In Briefs: A Baby Story

MOLLY SCHOEMANN: There are nine hundred giant flat-screen televisions at my gym, and most of them seem to be on TLC. Can anyone explain to me the appeal of shows that follow a couple through their pregnancy to the birth of their baby and then the first few weeks after that? It’s like a boring home movie of someone I don’t know. What the helly hell?

CHRIS PUMMER: Been there. Done that shit. Twice now. I’m finished with it now, thanks.

MOLLY SCHOEMANN: I just don’t understand why it’s ok for shows like that to be on daytime television. I was at the gym the other day and on one of the giant flatscreens right in front of me a random woman was crouched down in a tub having a baby. I wanted to throw a towel over my head. I’m just there to use the elliptical machine, damn it. Why do I have to watch something like that? Who would want to watch that except MAYBE that couple, MAYBE? And then after the birth, there’s always endless footage of the new baby, which, yes, is exciting, to those parents and their family and friends.

I love babies, and I’m thrilled for people’s pregnancies– when they’re people I know. I don’t understand the appeal of learning about the pregnancy and family life of some random couple. Is it just that those shows are cheap to make, since there’s apparently an endless supply of people who for whatever reason feel that their personal lives should be televised? And why does a pregnant couple want cameras filming them during every doctor’s visit and every 3am feeding? Why the hell would you want a cameraperson filming your earliest and most intimate moments with your new child?

Just, WTF.

EMILY SAIDEL: Did you ask the gym to change the channel? I feel like that would be an easy solution.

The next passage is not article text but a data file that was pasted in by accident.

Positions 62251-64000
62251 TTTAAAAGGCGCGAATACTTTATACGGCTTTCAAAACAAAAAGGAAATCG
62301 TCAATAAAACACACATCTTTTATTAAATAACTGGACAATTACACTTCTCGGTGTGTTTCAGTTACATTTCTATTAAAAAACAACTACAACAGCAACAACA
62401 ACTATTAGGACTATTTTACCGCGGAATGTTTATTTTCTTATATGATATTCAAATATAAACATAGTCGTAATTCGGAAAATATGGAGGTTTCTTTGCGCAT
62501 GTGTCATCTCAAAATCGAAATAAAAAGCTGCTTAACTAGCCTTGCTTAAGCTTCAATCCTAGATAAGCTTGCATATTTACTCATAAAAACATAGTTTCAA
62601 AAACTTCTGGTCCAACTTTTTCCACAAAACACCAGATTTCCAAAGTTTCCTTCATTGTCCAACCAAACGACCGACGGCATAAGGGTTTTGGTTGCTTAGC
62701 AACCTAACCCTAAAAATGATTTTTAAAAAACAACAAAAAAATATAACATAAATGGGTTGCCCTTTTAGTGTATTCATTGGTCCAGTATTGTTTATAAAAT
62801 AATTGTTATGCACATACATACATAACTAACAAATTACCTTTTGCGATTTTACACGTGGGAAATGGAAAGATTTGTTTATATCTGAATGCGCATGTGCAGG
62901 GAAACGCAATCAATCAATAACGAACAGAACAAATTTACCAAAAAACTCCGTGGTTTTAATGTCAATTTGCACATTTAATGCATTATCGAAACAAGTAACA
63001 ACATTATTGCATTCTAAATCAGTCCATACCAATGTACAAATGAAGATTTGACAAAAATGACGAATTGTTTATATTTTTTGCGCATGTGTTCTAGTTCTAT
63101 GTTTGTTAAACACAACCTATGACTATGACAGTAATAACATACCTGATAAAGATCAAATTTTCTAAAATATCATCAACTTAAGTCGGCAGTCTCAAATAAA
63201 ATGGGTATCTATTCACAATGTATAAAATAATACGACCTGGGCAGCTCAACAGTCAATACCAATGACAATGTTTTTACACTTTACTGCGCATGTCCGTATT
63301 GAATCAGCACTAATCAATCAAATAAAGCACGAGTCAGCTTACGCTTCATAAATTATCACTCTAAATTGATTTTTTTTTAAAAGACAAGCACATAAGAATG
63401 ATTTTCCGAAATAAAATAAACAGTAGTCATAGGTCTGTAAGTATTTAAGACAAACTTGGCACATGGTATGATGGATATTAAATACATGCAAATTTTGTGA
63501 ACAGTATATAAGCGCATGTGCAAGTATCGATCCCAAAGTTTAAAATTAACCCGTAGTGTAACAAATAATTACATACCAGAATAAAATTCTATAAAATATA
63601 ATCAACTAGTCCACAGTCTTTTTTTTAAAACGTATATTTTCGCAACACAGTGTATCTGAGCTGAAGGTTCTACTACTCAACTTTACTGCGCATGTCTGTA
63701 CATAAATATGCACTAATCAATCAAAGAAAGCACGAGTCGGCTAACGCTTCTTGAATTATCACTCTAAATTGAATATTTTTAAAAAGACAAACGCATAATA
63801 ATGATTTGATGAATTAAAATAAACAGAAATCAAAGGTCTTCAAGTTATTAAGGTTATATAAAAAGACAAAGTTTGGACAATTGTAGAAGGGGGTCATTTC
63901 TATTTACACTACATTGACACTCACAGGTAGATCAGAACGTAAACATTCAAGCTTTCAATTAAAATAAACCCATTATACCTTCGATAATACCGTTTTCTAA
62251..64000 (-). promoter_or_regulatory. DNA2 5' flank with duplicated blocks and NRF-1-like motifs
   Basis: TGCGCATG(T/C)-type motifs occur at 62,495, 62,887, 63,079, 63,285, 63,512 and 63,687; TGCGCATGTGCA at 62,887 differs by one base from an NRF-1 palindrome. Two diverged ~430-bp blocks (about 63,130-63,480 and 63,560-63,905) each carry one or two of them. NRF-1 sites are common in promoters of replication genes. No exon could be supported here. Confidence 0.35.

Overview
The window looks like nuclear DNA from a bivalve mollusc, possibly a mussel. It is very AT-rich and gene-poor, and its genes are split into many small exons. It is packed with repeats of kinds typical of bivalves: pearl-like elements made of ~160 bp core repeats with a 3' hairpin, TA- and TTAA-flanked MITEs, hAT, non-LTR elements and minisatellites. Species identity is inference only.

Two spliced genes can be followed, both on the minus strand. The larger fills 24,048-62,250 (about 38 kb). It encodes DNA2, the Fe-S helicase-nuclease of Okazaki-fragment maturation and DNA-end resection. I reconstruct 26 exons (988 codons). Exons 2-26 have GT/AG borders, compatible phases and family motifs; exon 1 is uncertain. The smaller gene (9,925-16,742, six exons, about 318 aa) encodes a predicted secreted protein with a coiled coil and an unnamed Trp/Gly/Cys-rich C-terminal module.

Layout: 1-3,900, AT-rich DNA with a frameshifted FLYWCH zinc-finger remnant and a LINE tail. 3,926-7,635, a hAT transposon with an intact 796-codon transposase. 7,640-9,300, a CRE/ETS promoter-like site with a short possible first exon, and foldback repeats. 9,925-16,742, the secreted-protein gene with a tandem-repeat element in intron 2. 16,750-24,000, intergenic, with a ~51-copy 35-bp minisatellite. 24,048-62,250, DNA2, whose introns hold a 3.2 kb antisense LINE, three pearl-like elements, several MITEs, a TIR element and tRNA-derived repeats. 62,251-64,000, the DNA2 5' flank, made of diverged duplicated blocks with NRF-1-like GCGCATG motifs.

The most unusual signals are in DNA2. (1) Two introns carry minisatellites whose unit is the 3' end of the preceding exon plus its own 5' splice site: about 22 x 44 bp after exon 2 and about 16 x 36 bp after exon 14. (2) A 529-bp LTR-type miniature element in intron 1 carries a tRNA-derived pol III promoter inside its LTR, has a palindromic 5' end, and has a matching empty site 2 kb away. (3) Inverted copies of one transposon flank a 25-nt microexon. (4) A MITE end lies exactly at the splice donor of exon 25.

MOLLY SCHOEMANN: Who’s going to change the channel in my nightmares???

HOWARD MEGDAL: I found it vaguely interesting, during the time my wife was pregnant, how people responded to pretty extreme moments in their lives. But I was quite happy when the urge to watch passed in my wife, post-birth.

MOLLY SCHOEMANN: Yes, actually my coworker who had a baby last year said that shows like that are like crack for women who are actually pregnant, which I could understand, but that as soon as they’re done being pregnant they lose interest. I guess that’s a big enough demographic, even if a temporary one, for them to keep cranking them out.

HOWARD MEGDAL: Not to mention those who wish to be pregnant, and live vicariously through the stories. That’s got to be a significant demographic, too, and understandably so.
I get the interest. I will never forget this one episode we saw where the doctor was late, and made it clear he couldn’t be less concerned about it- leading to the mom having to deliver, in essence, on her own. It was a real-life version of the Charles Grodin emergency horse surgery scene from Real Life.

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